Are you prepared to spend thousands to fight your baby daddy for sole  custody? And are you ready for the complete destruction of your relationship once court ends? Lawyer battles, judgments, wage garnishments, etc. don’t do much for creating peace between your ex and yourself. In fact, court often has the uncanny ability to turn things into a nit-picky-I-hate-you-and-everything-you-stand-for situation that can sometimes have irreversible side effects.

And though you cannot fathom it now, someday you may hope for your child and your ex to have an amicable relationship. Use caution when deciding to burn this bridge. If joint 50/50 custody is an agreeable option, strongly consider it (especially if it can be negotiated outside of the courthouse walls).

Everyone has a breaking point.

If you are dead-set on being a full time single parent (by choice), be sure your BS threshold is astronomically high for temper tantrums, late nights without sleep, missed activities with friends, being a constant chauffeur/maid/negotiator/mediator/disciplinarian… you name it.

50 shades of jealousy. 

Chances are, you'll reach a point where you will despise the single, carefree life your ex gets to live, while you’re stuck at home every single Friday and Saturday night, drinking wine and watching Netflix solo. Be prepared for these jealous pangs, because it’s hard to feel like you’re not missing out all the time while everyone else's lives continue without you. Even the best mommies need adult-only time to recharge.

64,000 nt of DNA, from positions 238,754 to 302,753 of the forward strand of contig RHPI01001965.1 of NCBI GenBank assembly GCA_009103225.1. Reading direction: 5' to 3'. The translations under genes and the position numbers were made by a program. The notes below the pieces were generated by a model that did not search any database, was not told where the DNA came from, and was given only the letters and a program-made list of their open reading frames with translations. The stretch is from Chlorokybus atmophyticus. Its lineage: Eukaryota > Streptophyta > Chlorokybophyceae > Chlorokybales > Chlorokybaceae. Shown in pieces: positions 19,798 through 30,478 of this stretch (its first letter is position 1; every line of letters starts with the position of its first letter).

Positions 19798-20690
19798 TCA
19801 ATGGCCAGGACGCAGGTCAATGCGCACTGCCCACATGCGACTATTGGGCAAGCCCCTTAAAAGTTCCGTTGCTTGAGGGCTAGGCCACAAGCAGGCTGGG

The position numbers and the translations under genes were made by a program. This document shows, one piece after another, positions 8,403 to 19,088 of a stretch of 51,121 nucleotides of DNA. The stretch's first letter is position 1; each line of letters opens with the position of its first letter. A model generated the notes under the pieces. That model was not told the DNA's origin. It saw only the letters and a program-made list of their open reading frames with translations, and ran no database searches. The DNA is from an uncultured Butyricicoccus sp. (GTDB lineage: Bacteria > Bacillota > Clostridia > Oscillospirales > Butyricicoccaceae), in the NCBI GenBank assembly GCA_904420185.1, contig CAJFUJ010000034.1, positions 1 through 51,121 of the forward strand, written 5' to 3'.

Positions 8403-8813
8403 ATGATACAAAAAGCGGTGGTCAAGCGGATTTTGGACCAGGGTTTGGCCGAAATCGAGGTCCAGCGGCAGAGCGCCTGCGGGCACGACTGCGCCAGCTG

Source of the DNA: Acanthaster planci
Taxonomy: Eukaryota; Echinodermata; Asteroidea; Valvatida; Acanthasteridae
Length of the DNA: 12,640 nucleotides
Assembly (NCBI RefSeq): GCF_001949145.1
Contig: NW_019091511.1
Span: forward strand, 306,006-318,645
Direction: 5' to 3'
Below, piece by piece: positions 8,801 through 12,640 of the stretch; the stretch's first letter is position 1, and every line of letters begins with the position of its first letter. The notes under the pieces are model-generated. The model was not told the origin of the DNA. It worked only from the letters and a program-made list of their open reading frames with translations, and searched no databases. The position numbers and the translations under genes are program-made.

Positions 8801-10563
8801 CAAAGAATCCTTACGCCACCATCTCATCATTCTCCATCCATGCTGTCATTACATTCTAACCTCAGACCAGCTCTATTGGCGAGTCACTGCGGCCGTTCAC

Career Impacts.

Guess who gets to leave work every time something happens at daycare or school? Guess who has to miss late night meetings to get to after school pick-up on time? Guess who gets to stay home with the sick kiddo even though sick time was maxed out three sick-times ago? Maintaining a strong career as a mother is possible, it's just harder when you are the lone on-call nurse 24/7 and you start missing "had-to-be-there" meetings and events. If you think this won’t eventually impact your career, better think again. Unconscious bias is very much present and thriving in the workplace.

As women, we are so accustomed to being the caretakers  and running the household, that it only seems natural that we should fight for our children above all else. However, we are forgetting one important thing in this equation, and that’s you. What about YOU?